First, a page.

|The Credit Cycle|
1 April 2011
Let's face it; the availability and cost of credit determine the value of every asset on the planet.
When credit is cheap and plentiful, all assets (with the exception of government bonds) inflate or appreciate in value. Conversely, when credit becomes scarce and expensive, all assets (with the exception of government bonds) deflate or decline in value.
Modern day economists describe this process as the business cycle. However, the truth is that these wild gyrations in the economy and asset prices are symptoms of the credit cycle. When the tide of credit rises, economic activity picks up and the newly created money causes asset prices to rise. On the other hand, when the tide of credit recedes, economic activity comes to a screeching halt and asset prices collapse. This is how the global economy has operated since the beginning of time and those who believe that booms and busts can be eliminated need to get their heads examined.
It is our contention that the cost of credit is the single most important variable and the value of each and every asset is set by the rate of interest.
For instance, when credit is available and the cost of borrowing is low, cash becomes less attractive and the earnings yields of companies become more valuable. As 'yield hungry' investors convert their low yielding investment dollars into stocks, companies' valuations expand. Of course, not all of the investment dollars are converted to stocks, some cash finds a home in other higher yielding assets such as corporate bonds and some of the cash is used to buy hard assets (property, precious metals, wine and collectibles). This widespread conversion of investment dollars into various assets causes a synchronised bull market.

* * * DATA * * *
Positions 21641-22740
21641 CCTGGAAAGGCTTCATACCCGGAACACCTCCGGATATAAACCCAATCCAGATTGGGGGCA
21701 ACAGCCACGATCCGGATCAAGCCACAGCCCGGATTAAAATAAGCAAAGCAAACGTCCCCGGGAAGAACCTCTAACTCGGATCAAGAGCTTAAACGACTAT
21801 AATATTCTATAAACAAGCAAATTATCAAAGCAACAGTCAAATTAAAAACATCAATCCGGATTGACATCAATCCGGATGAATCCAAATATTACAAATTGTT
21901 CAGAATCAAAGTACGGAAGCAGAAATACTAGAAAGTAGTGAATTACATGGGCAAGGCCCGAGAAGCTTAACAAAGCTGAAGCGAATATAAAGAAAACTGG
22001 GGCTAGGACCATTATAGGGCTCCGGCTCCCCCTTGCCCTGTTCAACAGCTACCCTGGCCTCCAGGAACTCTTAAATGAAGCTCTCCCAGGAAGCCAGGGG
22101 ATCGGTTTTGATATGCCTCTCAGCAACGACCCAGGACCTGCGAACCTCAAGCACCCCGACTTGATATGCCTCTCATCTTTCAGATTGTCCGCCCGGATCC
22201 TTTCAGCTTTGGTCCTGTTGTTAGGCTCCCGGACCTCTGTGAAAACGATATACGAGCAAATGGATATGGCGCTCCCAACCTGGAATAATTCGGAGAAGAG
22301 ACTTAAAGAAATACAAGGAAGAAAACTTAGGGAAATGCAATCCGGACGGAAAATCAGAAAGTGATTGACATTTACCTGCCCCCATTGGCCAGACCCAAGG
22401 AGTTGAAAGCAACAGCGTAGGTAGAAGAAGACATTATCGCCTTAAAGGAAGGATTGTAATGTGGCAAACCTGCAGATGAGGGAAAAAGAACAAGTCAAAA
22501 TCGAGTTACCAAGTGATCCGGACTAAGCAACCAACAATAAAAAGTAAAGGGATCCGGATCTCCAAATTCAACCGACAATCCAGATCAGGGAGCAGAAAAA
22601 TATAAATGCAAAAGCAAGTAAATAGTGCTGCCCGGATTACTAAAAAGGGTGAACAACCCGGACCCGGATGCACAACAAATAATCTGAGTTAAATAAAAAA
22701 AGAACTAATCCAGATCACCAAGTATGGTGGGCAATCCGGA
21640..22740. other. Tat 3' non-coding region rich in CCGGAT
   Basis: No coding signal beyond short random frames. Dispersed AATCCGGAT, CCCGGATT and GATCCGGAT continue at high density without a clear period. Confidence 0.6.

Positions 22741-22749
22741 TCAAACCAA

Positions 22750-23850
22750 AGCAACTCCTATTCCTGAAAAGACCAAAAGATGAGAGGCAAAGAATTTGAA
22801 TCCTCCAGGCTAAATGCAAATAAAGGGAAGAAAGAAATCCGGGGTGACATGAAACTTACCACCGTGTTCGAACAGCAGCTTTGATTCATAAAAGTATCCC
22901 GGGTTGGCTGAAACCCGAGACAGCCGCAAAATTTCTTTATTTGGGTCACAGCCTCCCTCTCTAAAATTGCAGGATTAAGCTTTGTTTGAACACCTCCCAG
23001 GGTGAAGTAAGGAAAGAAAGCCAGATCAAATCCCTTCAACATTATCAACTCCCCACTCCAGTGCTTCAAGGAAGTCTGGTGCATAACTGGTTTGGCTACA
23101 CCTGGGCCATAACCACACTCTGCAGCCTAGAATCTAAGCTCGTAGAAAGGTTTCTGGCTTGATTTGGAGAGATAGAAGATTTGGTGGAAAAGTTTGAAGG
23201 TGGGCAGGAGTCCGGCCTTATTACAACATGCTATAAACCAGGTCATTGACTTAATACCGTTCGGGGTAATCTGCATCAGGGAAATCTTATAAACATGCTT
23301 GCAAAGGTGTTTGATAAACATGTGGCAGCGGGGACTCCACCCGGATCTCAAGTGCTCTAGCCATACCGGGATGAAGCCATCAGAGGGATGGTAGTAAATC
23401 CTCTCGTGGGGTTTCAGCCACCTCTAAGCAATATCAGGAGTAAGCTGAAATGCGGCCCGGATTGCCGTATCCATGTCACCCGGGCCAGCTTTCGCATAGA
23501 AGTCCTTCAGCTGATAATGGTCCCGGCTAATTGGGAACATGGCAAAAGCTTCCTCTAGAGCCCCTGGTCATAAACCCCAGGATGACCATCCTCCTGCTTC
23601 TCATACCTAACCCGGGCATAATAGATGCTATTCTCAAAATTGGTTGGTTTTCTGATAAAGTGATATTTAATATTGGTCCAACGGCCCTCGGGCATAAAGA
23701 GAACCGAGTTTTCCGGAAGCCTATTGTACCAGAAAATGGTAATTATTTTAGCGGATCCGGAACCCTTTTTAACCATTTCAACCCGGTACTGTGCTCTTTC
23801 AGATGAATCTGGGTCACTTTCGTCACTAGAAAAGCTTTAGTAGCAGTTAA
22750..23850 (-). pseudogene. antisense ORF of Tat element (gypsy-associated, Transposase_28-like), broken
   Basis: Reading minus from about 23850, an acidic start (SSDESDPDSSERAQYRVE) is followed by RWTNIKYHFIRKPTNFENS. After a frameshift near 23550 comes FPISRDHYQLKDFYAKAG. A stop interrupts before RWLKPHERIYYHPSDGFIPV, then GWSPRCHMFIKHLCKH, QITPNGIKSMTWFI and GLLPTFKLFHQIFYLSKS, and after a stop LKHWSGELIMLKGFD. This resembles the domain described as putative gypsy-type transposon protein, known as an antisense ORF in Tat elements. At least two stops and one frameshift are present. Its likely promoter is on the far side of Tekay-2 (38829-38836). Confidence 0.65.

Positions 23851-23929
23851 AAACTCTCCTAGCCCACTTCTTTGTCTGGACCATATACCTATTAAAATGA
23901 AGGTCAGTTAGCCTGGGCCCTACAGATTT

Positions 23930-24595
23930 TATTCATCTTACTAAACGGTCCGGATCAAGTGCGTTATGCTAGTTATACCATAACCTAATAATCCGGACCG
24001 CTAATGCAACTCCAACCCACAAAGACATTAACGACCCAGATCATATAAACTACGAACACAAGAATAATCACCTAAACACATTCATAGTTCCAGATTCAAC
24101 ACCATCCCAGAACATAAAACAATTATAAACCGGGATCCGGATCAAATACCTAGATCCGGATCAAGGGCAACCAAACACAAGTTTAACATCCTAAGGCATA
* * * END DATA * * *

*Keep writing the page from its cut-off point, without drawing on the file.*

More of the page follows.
As more and more investment dollars are converted into assets, their prices appreciate, thereby giving birth to the 'wealth effect'. When investors realise that their assets are appreciating in value, they begin to feel wealthier and embark on a spending spree. This increased aggregate demand for goods and services causes prices to rise within the economy.
When prices start to escalate, inflationary fears emerge and money lenders (bond holders) become worried. For the fear of loss of their purchasing power, they start demanding a higher rate of return on their loans. When that happens, the rate of interest begins to rise and this increase in the borrowing cost causes credit to become tight. As interest rates begin to climb even more, capital flows reverse.
Due to an increase in the 'risk free' rate of return available on cash and fixed income securities, investors start liquidating their overvalued assets. After several months of rising interest rates, the yield on cash becomes even more attractive, therefore investment dollars flee from other risky assets in earnest. Make no mistake, it is this higher yield available on cash and the associated liquidation of various assets which turns the economic boom into a bust.
Figure 1 shows the relationship between rising interest rates and economic recessions. As you can see, over the past 40 years, a significant increase in the Fed Funds Rate has almost always caused the US economy to slip into a recession (pink shaded areas on the chart). Moreover, it is notable that these economic recessions have always been accompanied by vicious bear markets in US stocks.
Figure 1: Fed Funds Rate and recessions
Now that we have established that economic recessions and stock market declines are caused by the rising cost of credit, we wish to explain how bull markets end.
It is interesting to observe that bull markets (primary uptrends) typically last for several years and higher stock prices are always greeted with euphoric investor sentiment. After all, nothing is more seductive to humans than the lure of easy money.
In the latter stage of a boom, most otherwise rational human beings forget the truism that market risk is directly proportional to the price level. Instead, these investors become mesmerised by the stock market's recent performance and somehow convince themselves that the prevailing uptrend will continue forever.
At the same time, during the latter stages of a bull market (when interest rates have been increasing for several months), seasoned investors sense something is wrong and they start trimming their exposure to cyclical assets. Unfortunately, during this phase of the credit cycle, most inexperienced investors are acutely unaware that an economic slowdown is around the corner. Accordingly, still captivated by the bull market mentality, they view each sell off in asset prices as a buying opportunity.